Social Media Stress May Lead to Social Media Addiction

December 27, 2019

Social Media and Technostress

According to We Are Social and Hootsuite, there are 3.48 billion active social media users worldwide. For context, that is 45% of the world’s population and it is only increasing. It is common for social networking sites (SNS) such as Instagram and Facebook to cause stress in users. The term ‘technostress’ was coined in 1984 by the American psychologist Craig

Brod as “a modern disease of adaptation caused by [the] inability to cope with new computer technologies in a healthy manner.”

The logical decision when faced with technostress would be to log off from your social media accounts, but many people simply move from one aspect of the social media platform to another. Essentially, users are escaping the cause of their stress without leaving the medium where it originated. There are 444 Facebook users who admit to switching between activities, such as scanning their news feed, messaging their friends, and posting updates when one activity begins to cause stress.

It was found that switching between different activities within the same social media platform was a method to distract themselves from the stress. Since SNS offer several different features, they can act as both a stressor and a distraction. If various elements are used over and over again, one may form a compulsive and excessive behaviour that can result to a technology addiction.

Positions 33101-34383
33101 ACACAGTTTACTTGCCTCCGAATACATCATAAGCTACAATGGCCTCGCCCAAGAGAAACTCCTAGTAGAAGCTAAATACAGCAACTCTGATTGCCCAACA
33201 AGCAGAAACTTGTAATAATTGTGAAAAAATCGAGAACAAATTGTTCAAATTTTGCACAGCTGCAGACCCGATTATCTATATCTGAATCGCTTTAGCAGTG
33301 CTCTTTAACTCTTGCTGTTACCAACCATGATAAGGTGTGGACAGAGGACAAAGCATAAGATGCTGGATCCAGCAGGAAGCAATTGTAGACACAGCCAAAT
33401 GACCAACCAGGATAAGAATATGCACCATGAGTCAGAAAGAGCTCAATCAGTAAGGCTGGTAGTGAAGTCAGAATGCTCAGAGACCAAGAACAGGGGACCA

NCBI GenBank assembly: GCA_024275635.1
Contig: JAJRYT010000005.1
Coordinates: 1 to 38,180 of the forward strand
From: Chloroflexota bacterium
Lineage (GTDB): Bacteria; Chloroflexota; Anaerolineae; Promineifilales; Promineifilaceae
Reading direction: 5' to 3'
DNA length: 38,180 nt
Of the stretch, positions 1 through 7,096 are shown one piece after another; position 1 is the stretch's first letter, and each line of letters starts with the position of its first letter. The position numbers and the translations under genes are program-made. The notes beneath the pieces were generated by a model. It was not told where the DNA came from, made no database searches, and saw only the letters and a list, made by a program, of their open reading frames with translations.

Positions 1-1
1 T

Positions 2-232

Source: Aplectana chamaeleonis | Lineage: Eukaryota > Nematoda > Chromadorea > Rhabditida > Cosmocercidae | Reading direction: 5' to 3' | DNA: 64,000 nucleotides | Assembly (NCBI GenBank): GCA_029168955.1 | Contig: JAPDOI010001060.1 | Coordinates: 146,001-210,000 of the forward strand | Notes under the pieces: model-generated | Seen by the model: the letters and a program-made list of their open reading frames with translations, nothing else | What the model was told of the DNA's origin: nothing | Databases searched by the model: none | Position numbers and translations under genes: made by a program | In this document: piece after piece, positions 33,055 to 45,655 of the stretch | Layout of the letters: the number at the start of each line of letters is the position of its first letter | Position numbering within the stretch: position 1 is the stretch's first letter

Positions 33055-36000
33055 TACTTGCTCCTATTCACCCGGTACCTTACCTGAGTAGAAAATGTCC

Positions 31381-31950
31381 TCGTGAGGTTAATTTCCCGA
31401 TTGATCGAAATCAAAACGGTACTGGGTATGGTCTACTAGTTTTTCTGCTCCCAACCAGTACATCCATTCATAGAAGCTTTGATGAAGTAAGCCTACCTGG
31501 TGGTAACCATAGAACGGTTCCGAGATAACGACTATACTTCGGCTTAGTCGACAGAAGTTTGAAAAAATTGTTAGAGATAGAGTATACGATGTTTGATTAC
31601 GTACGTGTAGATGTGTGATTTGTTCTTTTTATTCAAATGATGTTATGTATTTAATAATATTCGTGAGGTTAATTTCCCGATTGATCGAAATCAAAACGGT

Coping with Technostress

The research team at Lancaster University looked at various different forms of technostress caused by using social media:

  1. Invasion of personal life
  2. Adapting SNS use to adhere to their friends’ behaviour
  3. Experiencing excessive social demands and information
  4. Facing constant changes and updates to the SNS platform

After studying these forms of technostress, researchers came up with two coping mechanisms:

  1. Taking part in other activities away from social media (logging off, spending less time on social media platforms, and talking to friends/family about issues they’ve been experiencing)
  2. Engaging in different activities within the same SNS app (moving towards SNS addiction)

The second method was more relevant to social media users who used the sites or apps more regularly. Since they are so familiar with SNS, they require less effort to find another aspect and/or feature of the platform.

There are several features within SNS—such as games, chat, and images—that act as different worlds within the same social media platform that provokes users to stay on the SNS, despite it causing them stress.

Sven Laumer, a professor, stated, “The stronger the user’s SNS habit, the higher the likelihood they would keep using it as a means of diversion as a coping behaviour in response to stressors, and possibly develop [an] addiction to the SNS.” The obvious solution would be to log off and engage in other types of activities, such as reading, writing, and exercise. However, this naturally becomes more difficult once a social media user forms an addiction.


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